'Extreme social mixing' in primary schools may pose difficulties for teachers: Maliki

Social mixing is just one of the considerations schools take when grouping pupils into classes, said Mr Maliki Osman. PHOTO: ST FILE

SINGAPORE - While social mixing in terms of gender, ethnicity and academic ability is important for diversity in primary schools, taking it to an extreme may pose challenges for teachers, said Second Minister for Education Maliki Osman on Wednesday (March 9).

Social mixing is just one of the considerations schools take when grouping pupils into classes, he added.

He said: "We must be careful as social mixing, if brought to the extreme, may impose more challenges on teachers, so we want to strike a balance. Beyond the classroom, we also facilitate social mixing through other platforms, such as co-curricular activities."

He was responding in Parliament to questions from Mr Louis Ng (Nee Soon GRC) on whether primary school pupils taking subjects at foundation level can be placed in the same classes as pupils who are not, in order to ensure social mixing. Mr Ng also asked about the process behind sorting pupils into classes.

Dr Maliki did not elaborate on what might be considered extreme social mixing, but he said that other considerations in class grouping include having enough common subjects between pupils, the capabilities of teachers to handle a wide range of abilities and resource limitations.

He said: "So schools are given flexibility to manage and operationalise groupings."

Dr Maliki added that primary schools strive to create classes with a "good mix" of gender, race and learning ability, adding that building knowledge and soft skills is better achieved with diverse classrooms.

Primary school pupils take subjects at either a standard or foundation level in Primary 5 and 6 leading up to the Primary School Leaving Examination, with foundation-level subjects being less academically demanding.

In reply to a separate question in Parliament, Dr Maliki said Singaporeans have made up about half the faculty at local universities over the last 10 years.

Over the past five years, half the faculty in the humanities and social sciences-related departments are Singaporeans, he said in response to Mr Leon Perera's (Aljunied GRC) question on the ratio of Singaporeans to foreigners in the local universities.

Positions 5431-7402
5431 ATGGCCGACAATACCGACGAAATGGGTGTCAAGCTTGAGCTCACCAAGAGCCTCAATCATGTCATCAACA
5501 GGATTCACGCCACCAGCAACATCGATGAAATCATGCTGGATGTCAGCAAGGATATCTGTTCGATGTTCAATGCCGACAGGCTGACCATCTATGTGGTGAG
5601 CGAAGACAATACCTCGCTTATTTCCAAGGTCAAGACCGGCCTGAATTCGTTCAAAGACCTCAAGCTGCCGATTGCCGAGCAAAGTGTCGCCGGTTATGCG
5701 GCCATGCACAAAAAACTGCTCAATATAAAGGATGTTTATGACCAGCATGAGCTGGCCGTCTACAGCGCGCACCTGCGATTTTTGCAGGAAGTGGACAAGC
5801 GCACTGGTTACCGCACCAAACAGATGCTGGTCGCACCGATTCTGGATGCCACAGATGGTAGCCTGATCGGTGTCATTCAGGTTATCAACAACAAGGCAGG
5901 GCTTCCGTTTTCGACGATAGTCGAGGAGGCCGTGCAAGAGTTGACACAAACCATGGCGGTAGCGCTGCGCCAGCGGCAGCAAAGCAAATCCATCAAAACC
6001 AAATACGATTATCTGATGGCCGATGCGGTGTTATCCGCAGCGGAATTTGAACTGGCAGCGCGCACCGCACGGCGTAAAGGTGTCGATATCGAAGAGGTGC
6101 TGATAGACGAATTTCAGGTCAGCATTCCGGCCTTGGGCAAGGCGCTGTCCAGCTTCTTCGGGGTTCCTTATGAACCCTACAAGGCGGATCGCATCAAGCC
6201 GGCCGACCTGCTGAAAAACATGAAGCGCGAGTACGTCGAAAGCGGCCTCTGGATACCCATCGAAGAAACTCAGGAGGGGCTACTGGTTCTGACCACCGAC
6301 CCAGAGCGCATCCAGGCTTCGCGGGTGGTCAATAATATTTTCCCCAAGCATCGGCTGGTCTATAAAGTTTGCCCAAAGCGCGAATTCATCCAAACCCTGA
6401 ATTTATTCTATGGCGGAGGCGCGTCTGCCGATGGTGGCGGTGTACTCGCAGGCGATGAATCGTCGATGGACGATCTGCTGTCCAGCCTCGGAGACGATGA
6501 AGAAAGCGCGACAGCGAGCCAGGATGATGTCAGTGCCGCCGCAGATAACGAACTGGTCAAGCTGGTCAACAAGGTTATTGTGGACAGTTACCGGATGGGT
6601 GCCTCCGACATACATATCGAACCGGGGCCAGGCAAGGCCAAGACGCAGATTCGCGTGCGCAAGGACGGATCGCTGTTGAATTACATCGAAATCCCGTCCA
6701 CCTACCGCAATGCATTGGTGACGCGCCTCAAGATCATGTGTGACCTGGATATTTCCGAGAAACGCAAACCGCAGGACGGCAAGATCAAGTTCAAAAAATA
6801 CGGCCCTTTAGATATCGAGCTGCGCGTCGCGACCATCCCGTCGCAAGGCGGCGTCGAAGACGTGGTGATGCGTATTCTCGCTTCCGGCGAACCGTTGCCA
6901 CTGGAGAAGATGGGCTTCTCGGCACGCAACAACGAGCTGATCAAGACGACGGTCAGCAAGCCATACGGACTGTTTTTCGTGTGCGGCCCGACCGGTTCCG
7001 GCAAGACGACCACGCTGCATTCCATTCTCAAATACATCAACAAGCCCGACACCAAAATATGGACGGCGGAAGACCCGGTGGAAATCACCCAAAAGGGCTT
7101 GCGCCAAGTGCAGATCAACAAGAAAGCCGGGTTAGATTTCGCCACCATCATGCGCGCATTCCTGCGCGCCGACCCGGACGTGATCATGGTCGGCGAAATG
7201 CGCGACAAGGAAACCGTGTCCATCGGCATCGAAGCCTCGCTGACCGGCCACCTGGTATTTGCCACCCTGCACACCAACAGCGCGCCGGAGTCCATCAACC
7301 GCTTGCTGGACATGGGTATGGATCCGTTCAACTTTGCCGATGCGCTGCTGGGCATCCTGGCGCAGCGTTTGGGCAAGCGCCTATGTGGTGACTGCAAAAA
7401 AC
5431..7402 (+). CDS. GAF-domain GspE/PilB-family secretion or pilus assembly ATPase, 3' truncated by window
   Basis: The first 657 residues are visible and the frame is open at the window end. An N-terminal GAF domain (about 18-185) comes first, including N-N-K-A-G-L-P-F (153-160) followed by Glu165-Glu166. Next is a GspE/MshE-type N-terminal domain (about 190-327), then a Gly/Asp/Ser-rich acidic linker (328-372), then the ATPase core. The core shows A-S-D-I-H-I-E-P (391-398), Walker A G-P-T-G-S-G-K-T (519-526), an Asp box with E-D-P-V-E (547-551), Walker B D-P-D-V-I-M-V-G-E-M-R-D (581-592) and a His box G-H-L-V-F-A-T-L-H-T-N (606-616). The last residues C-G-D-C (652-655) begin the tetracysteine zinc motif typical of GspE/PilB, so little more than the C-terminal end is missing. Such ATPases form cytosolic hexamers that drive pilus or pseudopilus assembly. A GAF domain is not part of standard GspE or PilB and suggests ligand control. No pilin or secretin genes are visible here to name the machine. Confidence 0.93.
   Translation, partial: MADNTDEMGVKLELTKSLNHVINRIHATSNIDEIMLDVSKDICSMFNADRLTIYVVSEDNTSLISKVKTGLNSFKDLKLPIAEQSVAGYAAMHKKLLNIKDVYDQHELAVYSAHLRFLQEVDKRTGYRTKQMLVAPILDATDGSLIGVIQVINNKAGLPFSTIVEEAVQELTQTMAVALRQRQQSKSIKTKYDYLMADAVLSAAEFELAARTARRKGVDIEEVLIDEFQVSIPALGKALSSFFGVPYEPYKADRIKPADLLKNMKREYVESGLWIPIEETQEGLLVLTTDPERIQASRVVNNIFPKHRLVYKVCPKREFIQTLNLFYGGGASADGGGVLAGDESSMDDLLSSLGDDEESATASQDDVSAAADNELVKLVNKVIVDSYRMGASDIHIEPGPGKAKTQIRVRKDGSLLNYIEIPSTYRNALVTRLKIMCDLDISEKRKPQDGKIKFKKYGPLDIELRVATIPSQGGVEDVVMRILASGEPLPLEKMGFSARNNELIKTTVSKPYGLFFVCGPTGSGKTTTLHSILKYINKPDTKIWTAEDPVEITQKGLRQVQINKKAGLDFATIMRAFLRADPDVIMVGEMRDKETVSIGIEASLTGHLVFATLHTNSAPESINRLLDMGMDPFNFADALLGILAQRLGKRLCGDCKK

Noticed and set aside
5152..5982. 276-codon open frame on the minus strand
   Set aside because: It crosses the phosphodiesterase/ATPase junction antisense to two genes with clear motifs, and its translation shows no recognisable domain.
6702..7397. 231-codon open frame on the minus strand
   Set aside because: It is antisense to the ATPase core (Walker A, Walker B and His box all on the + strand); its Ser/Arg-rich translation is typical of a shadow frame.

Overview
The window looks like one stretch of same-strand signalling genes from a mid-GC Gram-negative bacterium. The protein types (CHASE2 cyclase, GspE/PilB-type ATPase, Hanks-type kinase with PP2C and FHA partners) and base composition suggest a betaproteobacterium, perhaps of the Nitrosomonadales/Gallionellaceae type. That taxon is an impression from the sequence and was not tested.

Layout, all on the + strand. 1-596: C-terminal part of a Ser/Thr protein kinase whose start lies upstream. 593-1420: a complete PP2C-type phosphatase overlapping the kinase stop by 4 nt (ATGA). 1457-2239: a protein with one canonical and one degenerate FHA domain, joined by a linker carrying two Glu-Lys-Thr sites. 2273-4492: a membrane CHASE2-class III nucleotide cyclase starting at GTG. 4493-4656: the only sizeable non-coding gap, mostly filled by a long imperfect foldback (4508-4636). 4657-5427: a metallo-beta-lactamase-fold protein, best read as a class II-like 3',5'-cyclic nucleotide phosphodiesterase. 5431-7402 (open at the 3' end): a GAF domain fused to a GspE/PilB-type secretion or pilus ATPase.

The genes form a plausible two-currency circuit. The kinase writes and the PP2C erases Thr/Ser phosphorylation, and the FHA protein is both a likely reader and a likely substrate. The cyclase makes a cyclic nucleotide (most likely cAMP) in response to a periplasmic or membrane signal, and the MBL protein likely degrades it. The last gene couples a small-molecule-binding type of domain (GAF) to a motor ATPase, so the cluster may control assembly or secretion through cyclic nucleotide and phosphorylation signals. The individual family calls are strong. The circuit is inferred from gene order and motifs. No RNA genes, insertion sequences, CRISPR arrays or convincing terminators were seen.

Mr Perera also asked about the mix of locals and foreigners in the tenure and non-tenure tracks.

Dr Maliki replied that in the universities with a tenure system - National University of Singapore (NUS), Nanyang Technological University (NTU), Singapore Management University and the Singapore University of Technology and Design - the proportion of Singaporeans in the tenured and tenure-track faculty has remained stable at around 40 per cent over the past 10 years.

For faculty under the non-tenure track, the proportion of Singaporeans is higher, averaging at around 60 per cent over the past 10 years, he added.

Dr Maliki noted: "The autonomous universities (AUs) actively reach out to Singaporean academics based overseas to attract them to come back to Singapore.

"We also support young Singaporeans keen on pursuing an academic career at the AUs through the Singapore Teaching and Academic Research Talent (Start) scheme, which was introduced in 2015. There are currently 162 Start award recipients today."

The mix between locals and foreigners in Singapore's universities has been brought up previously in Parliament.

In 2014, Mr Seah Kian Peng (Marine Parade GRC) said that fewer than half of the faculty in political science, communications and public policy - which he described as "some of the most important and context-sensitive fields of endeavour in any country" - were Singaporean.

Then, The Straits Times reported that locals formed a minority at the NUS' Political Science Department (seven of 25), the Lee Kuan Yew School of Public Policy (38 of 82) and at NTU's S. Rajaratnam School of International Studies (12 of 29). ST also reported that one in two tenured faculty members across the board was Singaporean, but many were set to retire over the next decade.

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